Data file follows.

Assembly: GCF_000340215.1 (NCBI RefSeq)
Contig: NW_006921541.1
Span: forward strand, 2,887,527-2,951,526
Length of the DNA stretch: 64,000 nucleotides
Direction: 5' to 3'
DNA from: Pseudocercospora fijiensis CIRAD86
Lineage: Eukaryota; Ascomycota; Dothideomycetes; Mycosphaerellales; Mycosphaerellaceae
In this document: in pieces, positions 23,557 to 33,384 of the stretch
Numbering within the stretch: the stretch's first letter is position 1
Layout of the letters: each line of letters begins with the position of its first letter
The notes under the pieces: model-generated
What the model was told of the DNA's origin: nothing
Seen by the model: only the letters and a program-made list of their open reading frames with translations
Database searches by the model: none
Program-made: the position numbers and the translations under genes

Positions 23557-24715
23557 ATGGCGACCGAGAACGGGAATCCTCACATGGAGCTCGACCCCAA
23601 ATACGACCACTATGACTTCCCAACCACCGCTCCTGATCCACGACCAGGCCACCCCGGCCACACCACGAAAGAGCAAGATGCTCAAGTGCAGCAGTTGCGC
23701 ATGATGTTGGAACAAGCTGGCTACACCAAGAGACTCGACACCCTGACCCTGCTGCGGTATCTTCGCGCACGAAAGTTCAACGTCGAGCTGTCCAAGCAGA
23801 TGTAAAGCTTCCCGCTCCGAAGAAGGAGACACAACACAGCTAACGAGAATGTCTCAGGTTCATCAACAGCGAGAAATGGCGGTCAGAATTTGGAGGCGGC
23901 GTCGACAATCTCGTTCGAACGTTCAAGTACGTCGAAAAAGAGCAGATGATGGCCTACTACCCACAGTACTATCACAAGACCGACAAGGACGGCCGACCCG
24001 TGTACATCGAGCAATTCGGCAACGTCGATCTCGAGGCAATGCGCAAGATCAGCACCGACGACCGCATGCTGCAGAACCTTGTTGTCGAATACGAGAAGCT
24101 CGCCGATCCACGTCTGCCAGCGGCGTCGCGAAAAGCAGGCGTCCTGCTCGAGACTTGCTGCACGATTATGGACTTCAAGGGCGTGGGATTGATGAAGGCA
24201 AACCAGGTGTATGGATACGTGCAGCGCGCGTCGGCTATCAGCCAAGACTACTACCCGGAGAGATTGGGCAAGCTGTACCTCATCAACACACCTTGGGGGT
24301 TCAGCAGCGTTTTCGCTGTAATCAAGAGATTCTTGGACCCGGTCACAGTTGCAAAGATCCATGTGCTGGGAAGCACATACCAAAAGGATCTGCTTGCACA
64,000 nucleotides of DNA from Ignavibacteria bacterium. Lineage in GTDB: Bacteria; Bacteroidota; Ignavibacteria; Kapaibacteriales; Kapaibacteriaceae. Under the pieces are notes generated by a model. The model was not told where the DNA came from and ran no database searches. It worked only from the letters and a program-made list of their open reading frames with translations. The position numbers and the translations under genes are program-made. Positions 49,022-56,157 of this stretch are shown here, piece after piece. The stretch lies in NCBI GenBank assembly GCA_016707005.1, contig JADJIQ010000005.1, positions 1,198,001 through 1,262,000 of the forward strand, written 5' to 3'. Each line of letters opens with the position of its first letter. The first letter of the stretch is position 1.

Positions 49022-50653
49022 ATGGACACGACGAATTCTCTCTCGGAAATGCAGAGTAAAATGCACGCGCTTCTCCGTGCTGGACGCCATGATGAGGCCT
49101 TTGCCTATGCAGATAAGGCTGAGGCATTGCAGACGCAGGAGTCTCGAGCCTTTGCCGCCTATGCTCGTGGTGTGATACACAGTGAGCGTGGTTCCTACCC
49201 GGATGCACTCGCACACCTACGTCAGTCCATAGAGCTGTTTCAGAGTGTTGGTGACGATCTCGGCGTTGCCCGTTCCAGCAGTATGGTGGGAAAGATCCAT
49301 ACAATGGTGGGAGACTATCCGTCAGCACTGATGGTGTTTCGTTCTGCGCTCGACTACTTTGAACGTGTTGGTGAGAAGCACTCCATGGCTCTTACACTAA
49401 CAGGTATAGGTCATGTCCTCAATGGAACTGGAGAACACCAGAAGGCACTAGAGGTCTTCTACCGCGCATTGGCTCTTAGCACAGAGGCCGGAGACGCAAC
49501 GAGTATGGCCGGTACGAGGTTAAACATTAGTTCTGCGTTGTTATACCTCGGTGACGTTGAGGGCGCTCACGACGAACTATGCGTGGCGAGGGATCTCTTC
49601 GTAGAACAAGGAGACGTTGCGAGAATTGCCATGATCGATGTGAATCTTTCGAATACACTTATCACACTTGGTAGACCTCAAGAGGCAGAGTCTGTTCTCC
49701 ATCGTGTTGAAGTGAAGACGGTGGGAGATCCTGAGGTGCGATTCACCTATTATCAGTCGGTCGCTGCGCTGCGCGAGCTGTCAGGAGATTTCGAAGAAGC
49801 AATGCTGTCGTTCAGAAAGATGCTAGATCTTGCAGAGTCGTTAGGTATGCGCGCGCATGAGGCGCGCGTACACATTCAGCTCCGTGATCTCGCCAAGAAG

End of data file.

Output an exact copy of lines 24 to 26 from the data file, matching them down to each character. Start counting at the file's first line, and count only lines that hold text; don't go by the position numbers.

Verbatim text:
24201 AACCAGGTGTATGGATACGTGCAGCGCGCGTCGGCTATCAGCCAAGACTACTACCCGGAGAGATTGGGCAAGCTGTACCTCATCAACACACCTTGGGGGT
24301 TCAGCAGCGTTTTCGCTGTAATCAAGAGATTCTTGGACCCGGTCACAGTTGCAAAGATCCATGTGCTGGGAAGCACATACCAAAAGGATCTGCTTGCACA
64,000 nucleotides of DNA from Ignavibacteria bacterium. Lineage in GTDB: Bacteria; Bacteroidota; Ignavibacteria; Kapaibacteriales; Kapaibacteriaceae. Under the pieces are notes generated by a model. The model was not told where the DNA came from and ran no database searches. It worked only from the letters and a program-made list of their open reading frames with translations. The position numbers and the translations under genes are program-made. Positions 49,022-56,157 of this stretch are shown here, piece after piece. The stretch lies in NCBI GenBank assembly GCA_016707005.1, contig JADJIQ010000005.1, positions 1,198,001 through 1,262,000 of the forward strand, written 5' to 3'. Each line of letters opens with the position of its first letter. The first letter of the stretch is position 1.